I'm sure we are all aware of the widely publicized condition of Folsom Lake, which of course is the primary source of both potable drinking water and non-potable irrigation water for Granite Bay Golf Club as well as a large surrounding area. Due to the historic drought conditions many reports are stating that the lake is going down some 350 acre foot a day and is forecasted to be below intake culverts by May. Folsom dam discharges have already been reduced into the American River and regional conservation efforts are under way.
On Wednesday evening 1/8/14 Mitch and I attended a much anticipated San Juan Water District board meeting in which the board approved the recommendations from a Staff Report dated January 2, 2014. The recommendations included a request that "customers refrain from outdoor irrigation" in January, and "If the forecast remains dry in February, initiate a Stage 5 Water Emergency - Long Term, using February as the month to educate customers. If the forecast remains dry in March, begin stringent implementation of all aspects of a Stage 5 Water Emergency."
|a December 10th graphic depicting the historically low level|
of Folsom Lake.
A Stage 5 Water Emergency is a "long term declaration for water shortage conditions expected for a duration of more then 45 days". This declaration includes many common sense water conservation practices along with prohibition of "Landscape and Pasture Irrigation" and a reduction of "indoor water use by more then 50%." Additionally "Water Crisis / Emergency tiered pricing will be implemented. "
What does this mean for GBGC?
If a Stage 5 Water Alert is declared "there are a significant number of issues that need to be resolved prior to this action." according to the San Juan Staff Report. Some of those issues are "Is commercial irrigation allowed ?" and to what extent. In our conversations with San Juan it was evident that they were very aware of the impact of a total prohibition of irrigating the golf course and the ramifications it would have on our club and business. If conditions persist though, we would have to prepared to reduce both potable water and irrigation consumption from the San Juan water system like everyone else. This is new territory for both the water district and GBGC which we hope will allow us to collaborate with San Juan to come up with common sense approach for the golf course.
What Is GBGC Doing ?
Golf Course Contingency Planning
We are hoping for the best, which of course would mean lots of rain but preparing for the worst. Currently long range weather forecaster's have high barometric pressure holding and diverting storms around California through February and early March. Conditions in their models change after that, but questions remain if there will be any storms to come through the newly "opened window".
We currently get a flow of water coming from springs at the lower end of the City of Roseville Water Treatment plant on Barton Road amounting to approximately 170 gallons per minute per our estimation's. This is more then enough to keep our irrigation lake full and fulfill demands for minimal dry winter irrigation needs to the course. Unfortunately for us this flow level does not persist into the summer. In an effort to capture another five to six acre feet of this "free flowing water" we are sand bagging the dam on the irrigation lake near the bridge on #1. This is the equivalent of almost two million gallons of water stored. Additionally we are exploring subsurface water just as all of the water districts in our area are doing.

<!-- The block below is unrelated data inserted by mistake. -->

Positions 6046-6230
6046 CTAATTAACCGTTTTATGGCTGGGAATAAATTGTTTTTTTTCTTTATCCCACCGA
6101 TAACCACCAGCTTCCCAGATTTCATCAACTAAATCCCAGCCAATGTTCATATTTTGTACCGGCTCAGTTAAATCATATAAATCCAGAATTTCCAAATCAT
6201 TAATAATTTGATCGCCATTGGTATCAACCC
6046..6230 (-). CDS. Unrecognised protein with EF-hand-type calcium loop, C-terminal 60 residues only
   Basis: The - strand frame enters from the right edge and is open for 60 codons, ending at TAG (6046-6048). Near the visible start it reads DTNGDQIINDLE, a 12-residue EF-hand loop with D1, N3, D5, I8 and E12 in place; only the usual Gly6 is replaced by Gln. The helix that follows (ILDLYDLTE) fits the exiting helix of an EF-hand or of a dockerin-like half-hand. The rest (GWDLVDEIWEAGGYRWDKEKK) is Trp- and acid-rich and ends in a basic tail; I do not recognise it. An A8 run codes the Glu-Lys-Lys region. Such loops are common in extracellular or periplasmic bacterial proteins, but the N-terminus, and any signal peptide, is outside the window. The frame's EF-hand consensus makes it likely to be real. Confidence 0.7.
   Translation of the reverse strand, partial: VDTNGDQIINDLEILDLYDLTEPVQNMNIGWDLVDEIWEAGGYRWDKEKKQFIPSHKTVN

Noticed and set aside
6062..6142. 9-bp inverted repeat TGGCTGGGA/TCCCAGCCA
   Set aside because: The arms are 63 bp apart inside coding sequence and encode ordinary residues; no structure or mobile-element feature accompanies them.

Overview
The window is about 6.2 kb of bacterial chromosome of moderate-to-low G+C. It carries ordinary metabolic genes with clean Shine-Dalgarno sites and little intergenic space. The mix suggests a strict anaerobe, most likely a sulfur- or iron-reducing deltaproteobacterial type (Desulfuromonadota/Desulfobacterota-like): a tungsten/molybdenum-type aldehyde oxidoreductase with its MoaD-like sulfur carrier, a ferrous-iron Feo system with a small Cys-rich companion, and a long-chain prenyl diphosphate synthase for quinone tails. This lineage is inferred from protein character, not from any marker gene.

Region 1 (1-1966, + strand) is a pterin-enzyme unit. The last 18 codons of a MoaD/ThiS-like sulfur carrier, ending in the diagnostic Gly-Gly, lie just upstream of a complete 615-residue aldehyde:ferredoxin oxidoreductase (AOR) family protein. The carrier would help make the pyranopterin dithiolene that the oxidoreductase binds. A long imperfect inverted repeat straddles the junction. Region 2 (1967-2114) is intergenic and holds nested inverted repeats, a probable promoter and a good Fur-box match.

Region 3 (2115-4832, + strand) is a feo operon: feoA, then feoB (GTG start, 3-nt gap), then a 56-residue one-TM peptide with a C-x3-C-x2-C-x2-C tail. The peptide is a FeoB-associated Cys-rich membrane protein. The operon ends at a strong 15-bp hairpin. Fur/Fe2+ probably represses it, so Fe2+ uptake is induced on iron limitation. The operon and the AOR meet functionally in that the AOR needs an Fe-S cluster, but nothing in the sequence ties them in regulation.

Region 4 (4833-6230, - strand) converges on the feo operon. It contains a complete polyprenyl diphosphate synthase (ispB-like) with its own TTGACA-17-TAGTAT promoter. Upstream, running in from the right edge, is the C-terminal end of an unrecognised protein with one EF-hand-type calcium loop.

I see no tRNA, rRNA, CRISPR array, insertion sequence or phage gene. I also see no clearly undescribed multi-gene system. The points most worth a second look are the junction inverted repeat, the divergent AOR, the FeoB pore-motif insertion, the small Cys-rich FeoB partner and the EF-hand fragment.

|Surface water currently entering GBGC via the creek |
to the left of #3.
Finally I am working on a report to present to San Juan detailing how other water districts in similar situations have worked with Golf Courses throughout the State and Country. Drought, water shortages and water conservation are nothing new to golf, and many of our fellow Club Corp properties have had to deal with these situations providing many models that can be explored and adopted for us.
Once all of these items have been examined, and we have an idea of how much water we will have to irrigate, we can fine tune the details of our drought contingency plan. These details include where we can turn water off and re-triangulate irrigation heads to keep essential areas of the course alive during the summer.
|Temporary sand bags at the dam at our irrigation lake|
facilitates the capture of close to 2,000,000 gallons
of free flowing surface water that we can use for irrigation.
What Is GBGC Doing Now?
Currently we are examining and retro fitting all hoses on the property that are connected to the San Juan potable water system and making sure there are no open end hoses that can flow freely. Additionally we are quickly developing training protocol's for our Employee Partners detailing new procedures for cart and pavement cleaning which are prohibited in a stage 5 water emergency with a hose and water. The MacKensie Grille and Tilleys will soon be offering drinking water by request only as outlined in a stage 5 emergency as well. Because of dry conditions we still have to apply minimal amounts of water to certain areas of the course, but as I explained above none of this water is from the San Juan Water District but captured and stored in our own holding lake.
Granite Bay Golf Club is fully committed to the necessary conservation efforts that are needed for all of us to get through this difficult year as well as communicating those efforts to our members.
As Always, Thank You For Your Continued Support
Hang in there. We went thru some extremely dry summers in the past few years at my course in WNY. Have been thinking about the CA drought, so did some looking. Thanks for the post.ReplyDelete